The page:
Download After King Philip's War: presence and persistence in Indian by Colin G. Calloway PDF

By Colin G. Calloway

The 1676 killing of Metacomet, the tribal chief dubbed "King Philip" by way of colonists, is often noticeable as a watershed occasion, marking the tip of a bloody warfare, dissolution of Indian society in New England, or even the disappearance of local peoples from the area. This assortment demanding situations that assumption, exhibiting that Indians tailored and survived, present quietly at the fringes of yank society, much less seen than earlier than yet still preserving a different id and history. whereas confinement on tiny reservations, subjection to expanding country rules, enforced abandonment of conventional gown and technique of help, and racist guidelines did reason dramatic alterations, Natives still controlled to take care of their Indianness via customs, kinship, and group.

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Extra resources for After King Philip's War: presence and persistence in Indian New England

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In this late War we have suffered much, our Blood has been spilled with yours and many of our Young Men have fallen by the Side of your Warriors," Stockbridge Indians reminded the government of Massachusetts in September 1783; "almost all those Places where your Warriors have left their Bones, there our Bones are seen also. "46 Indian soldiersWilliam Apess was one of themserved the United States in the War of 1812. 48 And men from New England's Indian communities fought in America's wars in the twentieth century.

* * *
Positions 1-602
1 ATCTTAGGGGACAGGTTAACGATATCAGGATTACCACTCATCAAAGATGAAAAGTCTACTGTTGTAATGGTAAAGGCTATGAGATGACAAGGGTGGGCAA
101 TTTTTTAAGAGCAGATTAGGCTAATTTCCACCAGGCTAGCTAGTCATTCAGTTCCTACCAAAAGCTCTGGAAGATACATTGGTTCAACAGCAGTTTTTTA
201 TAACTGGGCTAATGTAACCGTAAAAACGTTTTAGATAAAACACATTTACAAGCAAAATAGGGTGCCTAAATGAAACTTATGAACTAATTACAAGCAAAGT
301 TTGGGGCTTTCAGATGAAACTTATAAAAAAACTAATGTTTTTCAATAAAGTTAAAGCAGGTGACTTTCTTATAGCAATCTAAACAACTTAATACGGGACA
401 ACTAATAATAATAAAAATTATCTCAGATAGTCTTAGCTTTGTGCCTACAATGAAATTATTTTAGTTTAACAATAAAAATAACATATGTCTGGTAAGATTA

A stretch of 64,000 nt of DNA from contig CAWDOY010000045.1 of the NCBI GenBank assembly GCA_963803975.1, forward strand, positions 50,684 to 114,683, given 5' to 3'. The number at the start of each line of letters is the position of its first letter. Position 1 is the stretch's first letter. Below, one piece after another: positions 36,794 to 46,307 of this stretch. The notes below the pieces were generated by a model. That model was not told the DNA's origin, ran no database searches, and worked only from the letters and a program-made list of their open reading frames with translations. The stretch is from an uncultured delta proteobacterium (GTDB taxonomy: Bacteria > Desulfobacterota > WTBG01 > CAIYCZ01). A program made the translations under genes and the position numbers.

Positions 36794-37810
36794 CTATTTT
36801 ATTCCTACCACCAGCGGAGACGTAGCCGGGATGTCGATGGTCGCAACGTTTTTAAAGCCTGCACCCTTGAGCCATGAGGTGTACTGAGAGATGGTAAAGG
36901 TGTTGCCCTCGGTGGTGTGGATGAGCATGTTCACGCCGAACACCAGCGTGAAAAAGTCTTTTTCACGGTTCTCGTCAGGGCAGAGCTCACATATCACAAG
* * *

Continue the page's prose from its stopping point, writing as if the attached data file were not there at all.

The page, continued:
The authorities often compiled detailed records of people's lives as they investigated their entitlement to, or found reason to deny them, poor relief. " In a revised version of her essay "Divorced from the Land," a Native American woman from twentieth-century Minnesota considers how Native American women in eighteenth-century Massachusetts adjusted to colonial domination. Algonquian women in New England traditionally worked the land; as Europeans took over the land, family and kinship practices were disrupted, and English missionaries insisted on a gendered division of labor that made agriculture a predominantly male activity.

L. Prins 231 List of Contributors 253 Acknowledgments 255 Index 257 Page vii Preface The essays in this book represent a sampling of works in print and in progress that examine the place and persistence of Native Americans in New England between King Philip's War (16751676) and the revitalization of Indian societies in the twentieth century. They focus primarily on the eighteenth and nineteenth centuries, a time when Indians were widely assumed to have disappeared from New England and were being made to disappear from the region's history.

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